Live This Weekend: Gift of Gab, Gwar, Bonnie Raitt

Friday, Oct. 11

Gift of Gab On the classic Blackalicious track “Alphabet Aerobics,” Gift of Gab observes that “artificial amateurs aren’t at all amazing.” Fortunately for us, the rapper, whose real name is Timothy Parker, raps with a verbal virtuosity that will “intimidate in an instant” those imitators who idolize him. With the Good Husbands, the Hooky’s, and Vursatyl. Nectar Lounge. 8 p.m. $10. MICHAEL F. BERRY

The Waterboys Any band that presumes to set the words of W.B. Yeats to music is sure to draw weary green-eyed glances. Yet with An Appointment With Mr. Yeats, the Waterboys have produced a tasteful album that honors both the great Irish poet and the band’s own 30-year run as some of the smartest musicians in rock. Their Celtic roots are on full display, understandably, but they don’t forget to weave plenty of rock goodies into the tunes to reward those of us not familiar with Yeats. With Freddie Stevenson. The Neptune. 9 p.m. $35. DANIEL PERSON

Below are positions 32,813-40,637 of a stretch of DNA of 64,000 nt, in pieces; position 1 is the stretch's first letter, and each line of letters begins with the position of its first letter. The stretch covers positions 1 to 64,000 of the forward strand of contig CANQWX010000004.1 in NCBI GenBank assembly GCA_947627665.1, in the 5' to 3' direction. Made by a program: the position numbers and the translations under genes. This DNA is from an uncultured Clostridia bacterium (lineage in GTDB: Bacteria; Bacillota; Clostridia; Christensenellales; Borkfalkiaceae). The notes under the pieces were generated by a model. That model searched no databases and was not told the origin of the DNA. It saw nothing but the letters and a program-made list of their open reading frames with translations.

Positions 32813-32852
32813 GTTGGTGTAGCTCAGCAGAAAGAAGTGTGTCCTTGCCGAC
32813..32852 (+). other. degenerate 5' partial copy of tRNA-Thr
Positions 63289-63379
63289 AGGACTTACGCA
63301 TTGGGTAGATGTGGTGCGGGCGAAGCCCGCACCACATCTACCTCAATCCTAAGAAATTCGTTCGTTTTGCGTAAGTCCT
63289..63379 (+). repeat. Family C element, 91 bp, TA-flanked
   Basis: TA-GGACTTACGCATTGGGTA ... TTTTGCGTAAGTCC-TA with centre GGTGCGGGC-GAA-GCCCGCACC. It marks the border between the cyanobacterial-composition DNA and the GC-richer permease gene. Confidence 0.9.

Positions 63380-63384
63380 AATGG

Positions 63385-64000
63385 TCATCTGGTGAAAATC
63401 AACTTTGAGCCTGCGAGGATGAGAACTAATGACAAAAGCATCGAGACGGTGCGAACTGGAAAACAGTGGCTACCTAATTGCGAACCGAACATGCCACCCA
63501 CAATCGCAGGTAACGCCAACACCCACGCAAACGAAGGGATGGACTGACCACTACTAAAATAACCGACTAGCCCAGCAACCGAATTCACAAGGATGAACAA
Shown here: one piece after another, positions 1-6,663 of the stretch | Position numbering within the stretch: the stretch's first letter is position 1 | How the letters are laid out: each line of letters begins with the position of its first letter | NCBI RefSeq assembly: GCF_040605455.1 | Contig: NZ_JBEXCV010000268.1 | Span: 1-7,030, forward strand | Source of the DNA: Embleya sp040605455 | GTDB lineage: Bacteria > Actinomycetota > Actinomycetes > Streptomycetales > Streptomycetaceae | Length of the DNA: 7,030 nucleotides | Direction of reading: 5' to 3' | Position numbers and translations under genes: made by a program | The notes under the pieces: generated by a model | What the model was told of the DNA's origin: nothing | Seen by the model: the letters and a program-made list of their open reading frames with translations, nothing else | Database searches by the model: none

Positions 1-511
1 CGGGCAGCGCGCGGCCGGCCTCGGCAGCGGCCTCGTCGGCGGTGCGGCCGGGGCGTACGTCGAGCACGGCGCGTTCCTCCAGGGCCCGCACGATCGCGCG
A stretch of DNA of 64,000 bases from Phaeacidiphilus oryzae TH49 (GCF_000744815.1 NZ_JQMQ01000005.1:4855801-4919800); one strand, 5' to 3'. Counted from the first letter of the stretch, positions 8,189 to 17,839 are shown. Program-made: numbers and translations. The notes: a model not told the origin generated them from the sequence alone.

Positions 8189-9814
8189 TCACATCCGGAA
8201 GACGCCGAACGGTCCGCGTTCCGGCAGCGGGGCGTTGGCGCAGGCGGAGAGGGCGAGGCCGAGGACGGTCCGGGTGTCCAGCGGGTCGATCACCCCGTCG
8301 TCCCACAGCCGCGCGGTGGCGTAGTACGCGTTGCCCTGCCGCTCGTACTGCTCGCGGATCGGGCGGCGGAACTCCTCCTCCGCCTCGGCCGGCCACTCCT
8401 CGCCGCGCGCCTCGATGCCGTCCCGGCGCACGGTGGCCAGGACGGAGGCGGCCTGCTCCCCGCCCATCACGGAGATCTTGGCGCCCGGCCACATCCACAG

Overseas Will Johnson is a man who loves a good collaboration. Known most endearingly as the leader of excellent Denton indie-rock outfit Centro-matic, Johnson has played with Monsters of Folk, Jay Farrar, and Jim James in the Woody Guthrie archival project, New Multitudes, and even recorded a split album with the late (and great) Jason Molina. But it was in the church choir that Johnson’s strained whisper-tenor first tangled with the voices of other folks. Perhaps it is this liturgical background that makes him such a fitting companion to David Bazan, the former Pedro the Lion leader who has made a musical career by singing beautifully brutal songs about his struggles with belief (along with a few songs about infidelity and booze for good measure). Whatever the reason, the two introspective artists, along with Matt and Bubba Kadane, have found common cause in Overseas. The band’s debut self-titled full-length is a meditative piece of indie pop that will both please and frustrate fans. It is pleasing because both Bazan and Johnson have logged some strong new songs here, but it frustrates because their talents don’t often enough blend into something new. The exception is “Came With the Frame,” which features Bazan singing over a warped and melancholy wooziness that he’s never achieved on his own. With Radar Bros, Chris Brokaw. Neumos. 8 p.m. $15 adv. MARK BAUMGARTEN